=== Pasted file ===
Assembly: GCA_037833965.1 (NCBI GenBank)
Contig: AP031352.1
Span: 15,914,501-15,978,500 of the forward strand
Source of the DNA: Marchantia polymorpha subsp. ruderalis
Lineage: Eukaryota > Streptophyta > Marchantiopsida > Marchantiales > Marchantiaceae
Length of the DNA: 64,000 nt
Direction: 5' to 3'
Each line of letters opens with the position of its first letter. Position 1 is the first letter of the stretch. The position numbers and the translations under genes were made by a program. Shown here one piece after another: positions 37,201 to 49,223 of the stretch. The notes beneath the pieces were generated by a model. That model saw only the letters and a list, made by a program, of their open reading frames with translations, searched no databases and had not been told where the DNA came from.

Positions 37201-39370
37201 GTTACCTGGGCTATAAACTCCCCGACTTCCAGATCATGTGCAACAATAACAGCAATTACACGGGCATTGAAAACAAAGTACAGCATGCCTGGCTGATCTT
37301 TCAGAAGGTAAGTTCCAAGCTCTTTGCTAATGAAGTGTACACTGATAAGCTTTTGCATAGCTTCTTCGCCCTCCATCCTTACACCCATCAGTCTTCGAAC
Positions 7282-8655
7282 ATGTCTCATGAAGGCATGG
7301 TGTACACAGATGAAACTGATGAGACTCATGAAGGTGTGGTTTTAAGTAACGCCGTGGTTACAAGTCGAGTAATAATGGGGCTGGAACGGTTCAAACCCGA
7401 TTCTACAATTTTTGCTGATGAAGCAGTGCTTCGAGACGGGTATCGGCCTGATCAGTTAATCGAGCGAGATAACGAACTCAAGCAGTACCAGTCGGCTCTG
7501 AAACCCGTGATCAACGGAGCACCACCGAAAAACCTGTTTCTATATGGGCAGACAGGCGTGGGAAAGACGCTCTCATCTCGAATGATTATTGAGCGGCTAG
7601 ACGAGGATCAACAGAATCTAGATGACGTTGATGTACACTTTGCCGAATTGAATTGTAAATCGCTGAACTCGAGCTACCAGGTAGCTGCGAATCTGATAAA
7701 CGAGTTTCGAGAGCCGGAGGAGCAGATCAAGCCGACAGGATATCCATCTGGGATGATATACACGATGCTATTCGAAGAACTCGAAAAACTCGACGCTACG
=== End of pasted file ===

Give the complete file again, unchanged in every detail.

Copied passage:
Assembly: GCA_037833965.1 (NCBI GenBank)
Contig: AP031352.1
Span: 15,914,501-15,978,500 of the forward strand
Source of the DNA: Marchantia polymorpha subsp. ruderalis
Lineage: Eukaryota > Streptophyta > Marchantiopsida > Marchantiales > Marchantiaceae
Length of the DNA: 64,000 nt
Direction: 5' to 3'
Each line of letters opens with the position of its first letter. Position 1 is the first letter of the stretch. The position numbers and the translations under genes were made by a program. Shown here one piece after another: positions 37,201 to 49,223 of the stretch. The notes beneath the pieces were generated by a model. That model saw only the letters and a list, made by a program, of their open reading frames with translations, searched no databases and had not been told where the DNA came from.

Positions 37201-39370
37201 GTTACCTGGGCTATAAACTCCCCGACTTCCAGATCATGTGCAACAATAACAGCAATTACACGGGCATTGAAAACAAAGTACAGCATGCCTGGCTGATCTT
37301 TCAGAAGGTAAGTTCCAAGCTCTTTGCTAATGAAGTGTACACTGATAAGCTTTTGCATAGCTTCTTCGCCCTCCATCCTTACACCCATCAGTCTTCGAAC
Positions 7282-8655
7282 ATGTCTCATGAAGGCATGG
7301 TGTACACAGATGAAACTGATGAGACTCATGAAGGTGTGGTTTTAAGTAACGCCGTGGTTACAAGTCGAGTAATAATGGGGCTGGAACGGTTCAAACCCGA
7401 TTCTACAATTTTTGCTGATGAAGCAGTGCTTCGAGACGGGTATCGGCCTGATCAGTTAATCGAGCGAGATAACGAACTCAAGCAGTACCAGTCGGCTCTG
7501 AAACCCGTGATCAACGGAGCACCACCGAAAAACCTGTTTCTATATGGGCAGACAGGCGTGGGAAAGACGCTCTCATCTCGAATGATTATTGAGCGGCTAG
7601 ACGAGGATCAACAGAATCTAGATGACGTTGATGTACACTTTGCCGAATTGAATTGTAAATCGCTGAACTCGAGCTACCAGGTAGCTGCGAATCTGATAAA
7701 CGAGTTTCGAGAGCCGGAGGAGCAGATCAAGCCGACAGGATATCCATCTGGGATGATATACACGATGCTATTCGAAGAACTCGAAAAACTCGACGCTACG